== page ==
Bechdel Test Movie List

/bech·del test/ n.
1. It has to have at least two [named] women in it
2. Who talk to each other
3. About something besides a man

[[3]] Barbarella (1968) [imdb]

This movie passed 3 of 3 tests. It was entered by Ian on 2011-03-31 23:44:59.



Ian said:
It comes down to whether one considers "The Great Tyrant" a legit name or just a job title. She makes several sexual advances towards Barbarella. ("You're very pretty, Pretty-Pretty.")

Barbarella also runs into the twins Stomoxys and Glossina, but no real conversation takes place. The first time they meet Barbarella tries asking them about their planet and they ignore her. The second time they meet the twins beg her to come play which Barbarella ignores.
Message posted on 2011-03-31 23:44:59
Cassie said:
Even if you don't count 'The Great Tyrant' or 'The Black Queen' as being a named character, Stomoxys and Glossina talk to each other about Barbarella, it's just not in a language we understand.
Message posted on 2011-04-03 07:35:01
Diana I-C said:
Barbarella and The Great Tyrant actually have several conversations not including men: the one you mentioned; another brief discussion when she discovers who The Great Tyrant is, about how she likes to to the city and pretend to be one of her subjects; and finally at the end of the movie, when Barbarella finds The Great Tyrant in her dream chamber they argue about reality, and The Great Tyrant accuses Barbarella of making the Mathmos sick and causing it to vomit her up due to her goodness.
ALSO, the test doesn't actually require that the women all have proper names.
Message posted on 2011-04-04 23:30:29
martin said:
ok, I get that the name rule serves a purpose so only important characters count but should it be followed so blindly? a character dosen't have to have a stated first name to be a legitimate character, se for example The Bride in Kill Bill vol 1 (later named in KB2). There are plenty of characters, even male, who play major parts in movies and litterature that are nameless, like the Man in Black in Lost and The Stranger in High Plains Drifter (both major and important characters). And there's a big difference between a charactername like "The Great Tyrant" and a charactername like "woman in crowd #3". I see why it's important that the character has a uniqe characterspecific name, but why does it nesesarily have to be her given first name? To me The Great Tyrant/The Black Queen is a good enough name. I would say that this movie passes the test completly.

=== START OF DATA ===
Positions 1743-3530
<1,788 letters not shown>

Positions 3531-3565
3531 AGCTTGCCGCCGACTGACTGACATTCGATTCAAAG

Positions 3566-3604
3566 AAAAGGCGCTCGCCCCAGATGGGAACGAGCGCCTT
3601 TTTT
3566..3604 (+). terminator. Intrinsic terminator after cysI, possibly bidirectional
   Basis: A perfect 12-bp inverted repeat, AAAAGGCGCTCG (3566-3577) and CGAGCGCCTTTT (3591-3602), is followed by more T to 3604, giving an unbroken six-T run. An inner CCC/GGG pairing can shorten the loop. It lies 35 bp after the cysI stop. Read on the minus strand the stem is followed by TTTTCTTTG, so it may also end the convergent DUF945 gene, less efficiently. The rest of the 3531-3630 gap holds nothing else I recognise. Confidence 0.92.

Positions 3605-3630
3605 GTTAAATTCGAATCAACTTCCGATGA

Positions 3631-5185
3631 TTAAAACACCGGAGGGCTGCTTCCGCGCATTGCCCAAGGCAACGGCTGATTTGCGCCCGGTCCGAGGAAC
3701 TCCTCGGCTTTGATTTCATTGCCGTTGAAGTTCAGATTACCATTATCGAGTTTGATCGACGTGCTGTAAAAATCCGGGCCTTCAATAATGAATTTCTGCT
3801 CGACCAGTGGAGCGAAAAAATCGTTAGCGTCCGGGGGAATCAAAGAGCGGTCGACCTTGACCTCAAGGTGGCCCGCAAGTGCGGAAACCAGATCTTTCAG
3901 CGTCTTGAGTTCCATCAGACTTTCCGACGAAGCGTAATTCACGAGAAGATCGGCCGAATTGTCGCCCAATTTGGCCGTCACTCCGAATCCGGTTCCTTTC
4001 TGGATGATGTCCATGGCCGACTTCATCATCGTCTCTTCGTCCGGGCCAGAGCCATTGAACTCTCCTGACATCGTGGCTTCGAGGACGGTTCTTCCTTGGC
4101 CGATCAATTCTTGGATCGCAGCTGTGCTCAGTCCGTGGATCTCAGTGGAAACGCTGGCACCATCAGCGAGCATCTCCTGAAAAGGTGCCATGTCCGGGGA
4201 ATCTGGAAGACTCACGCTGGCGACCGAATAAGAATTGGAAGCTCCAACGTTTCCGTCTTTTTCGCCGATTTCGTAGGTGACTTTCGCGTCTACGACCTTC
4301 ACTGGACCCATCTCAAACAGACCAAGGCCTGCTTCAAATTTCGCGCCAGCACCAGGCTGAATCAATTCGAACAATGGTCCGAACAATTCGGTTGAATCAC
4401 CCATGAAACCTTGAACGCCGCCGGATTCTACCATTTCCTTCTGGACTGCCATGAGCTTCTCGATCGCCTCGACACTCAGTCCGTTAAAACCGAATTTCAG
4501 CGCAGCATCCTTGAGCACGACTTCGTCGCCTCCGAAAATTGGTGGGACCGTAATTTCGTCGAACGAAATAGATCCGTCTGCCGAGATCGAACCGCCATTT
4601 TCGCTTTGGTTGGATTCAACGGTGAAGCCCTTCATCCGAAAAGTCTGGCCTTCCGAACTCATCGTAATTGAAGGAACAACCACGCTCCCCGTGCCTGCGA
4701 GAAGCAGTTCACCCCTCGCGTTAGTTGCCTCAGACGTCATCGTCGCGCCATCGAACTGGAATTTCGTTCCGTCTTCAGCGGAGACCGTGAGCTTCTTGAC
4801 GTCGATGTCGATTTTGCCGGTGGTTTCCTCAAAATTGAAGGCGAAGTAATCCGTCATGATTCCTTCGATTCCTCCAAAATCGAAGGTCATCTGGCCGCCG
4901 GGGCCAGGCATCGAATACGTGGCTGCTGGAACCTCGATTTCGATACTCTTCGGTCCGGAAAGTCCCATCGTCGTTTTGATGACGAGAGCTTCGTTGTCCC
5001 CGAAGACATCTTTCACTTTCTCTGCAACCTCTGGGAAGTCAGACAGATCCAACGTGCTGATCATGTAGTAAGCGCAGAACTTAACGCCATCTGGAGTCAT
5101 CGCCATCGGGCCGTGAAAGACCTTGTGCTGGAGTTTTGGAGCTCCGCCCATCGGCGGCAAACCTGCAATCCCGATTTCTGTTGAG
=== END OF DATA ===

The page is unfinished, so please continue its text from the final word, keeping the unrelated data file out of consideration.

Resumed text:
Message posted on 2011-07-11 18:50:54
Sky said:
As said above, the title is name like, as opposed to what we tend to mean by unnammed characters. She uses it as a name, and its sci-fi, its quite possible that is suppose to be a name. There's no indication otherwise. She clearly had issues, and it wouldn't suprise me if she decided that was her official name, not just title.
Message posted on 2011-07-26 02:47:38
Claire said:
Barbarella and The Great Tyrant do indeed have several exchanges that aren't about men. I'd say it passes easily.
Message posted on 2013-03-05 21:02:05
JK said:
Like the other commenters say, Barbarella and The Great Tyrant definitely share exchanges that aren't about men. The movie has all sorts of issues, but it passes.
Message posted on 2014-08-12 18:51:48
neil (webmaster) said:
I've updated the rating from 1/3 to 3/3.
Message posted on 2014-08-13 10:18:07
shorty said:
As with many other films that technically pass The Test, its still pretty sexist and not a great example of progressive feminism. The women are mostly objects and even the hero is kind of a ditz. At the time it was considered progressive because there were women owning and embracing their sexuality, but later on it just looked cheap and sleazy. Same deal with Playboy magazine. In the 60's: Progressive. In the 70's: Exploitive.
Message posted on 2022-03-03 14:28:58

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